US Rebalancing Policy & the Regional Riddle

The US “rebalancing” strategy is primarily aimed at China as the country has the world’s second-largest economy after the US and it is growing fast, accompanied with soft power and military modernization lately. In this way, the US is trying to maneuver diplomatically, militarily, and financially in Chinese periphery. These advancements will have grave ramifications on the regional outlook as well as on worldwide politics. With China’s fast and astonishing development, the US-China relationship has become the most principle universal relationship in the world today than at any other time in the history. Of much more prominent concern is the vital quadrilateral relationship in South Asia including China, India, the US, and Pakistan. It has both regional and wider ramifications. The connections between these four states are to a great degree complex. At the point, when the “rebalancing” approach was initially taken off in 2011-12, a significant part of the accentuation was put on military activities in the region. China opposed these activities, and Beijing found a way to show its power in oceanic regional debate with the US allies, specifically Japan and the Philippines.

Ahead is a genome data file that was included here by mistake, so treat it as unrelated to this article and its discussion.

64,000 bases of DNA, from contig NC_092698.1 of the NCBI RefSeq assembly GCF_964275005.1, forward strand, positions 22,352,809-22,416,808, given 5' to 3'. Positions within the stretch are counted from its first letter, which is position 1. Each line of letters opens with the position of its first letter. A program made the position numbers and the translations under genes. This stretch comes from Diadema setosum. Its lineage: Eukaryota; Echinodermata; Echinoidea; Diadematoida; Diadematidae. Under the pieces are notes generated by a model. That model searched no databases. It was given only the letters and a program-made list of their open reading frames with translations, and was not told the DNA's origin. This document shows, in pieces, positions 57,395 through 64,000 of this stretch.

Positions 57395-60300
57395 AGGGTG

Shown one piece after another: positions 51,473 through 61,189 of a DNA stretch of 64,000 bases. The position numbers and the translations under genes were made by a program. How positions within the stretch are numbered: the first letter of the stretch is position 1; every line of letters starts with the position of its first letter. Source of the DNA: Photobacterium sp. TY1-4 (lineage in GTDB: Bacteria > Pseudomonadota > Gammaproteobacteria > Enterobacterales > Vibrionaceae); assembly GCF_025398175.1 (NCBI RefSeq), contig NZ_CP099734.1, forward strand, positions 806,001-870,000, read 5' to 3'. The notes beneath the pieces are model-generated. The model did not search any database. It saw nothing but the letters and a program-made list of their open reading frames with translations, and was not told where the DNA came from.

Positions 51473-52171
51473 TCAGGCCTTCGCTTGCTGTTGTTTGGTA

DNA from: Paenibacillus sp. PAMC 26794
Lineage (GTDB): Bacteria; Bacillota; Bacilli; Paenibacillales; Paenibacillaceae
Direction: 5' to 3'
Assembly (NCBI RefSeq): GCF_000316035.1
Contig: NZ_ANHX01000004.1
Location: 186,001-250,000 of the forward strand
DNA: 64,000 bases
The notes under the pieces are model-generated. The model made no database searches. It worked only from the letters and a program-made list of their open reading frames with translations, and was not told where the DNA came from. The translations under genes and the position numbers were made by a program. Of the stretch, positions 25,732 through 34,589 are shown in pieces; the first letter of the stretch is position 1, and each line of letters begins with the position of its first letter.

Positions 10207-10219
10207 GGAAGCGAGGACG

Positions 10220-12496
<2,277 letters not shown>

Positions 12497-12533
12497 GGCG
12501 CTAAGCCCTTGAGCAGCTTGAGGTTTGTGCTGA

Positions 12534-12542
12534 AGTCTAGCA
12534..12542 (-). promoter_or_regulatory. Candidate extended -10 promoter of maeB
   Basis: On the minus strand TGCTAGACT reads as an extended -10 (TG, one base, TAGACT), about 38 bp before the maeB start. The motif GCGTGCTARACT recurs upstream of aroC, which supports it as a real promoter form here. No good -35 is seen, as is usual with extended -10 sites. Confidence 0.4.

The tug of war between the two giants, i.e. China and the US has every potential to plunge the whole region in getting militarized. But, China has been cautious in reacting militarily to “rebalancing” strategy in strict sense, therefore, it has advanced the idea of restoration of conventional “silk route” in the form of “One Belt One Road” (OBOR) initiative. On the contrary, the Obama government has embraced a harder line against China’s activities and has developed security engagement with partners. These strides apparently represent a few expenses to China’s regional standing and its long-standing objective to decrease the US security presence around its fringe. India’s profoundly established threatening vibe towards Pakistan, Washington’s post-Cold War and post-9/11 romance of New Delhi, and the potential for a future worldwide order portrayed by rivalry between the US and China are all definitive components with future implications. With this regional riddle, it is obvious to expect a focused two-bloc coalition to come to fruition in South Asia, i.e. China and Pakistan versus India and the US.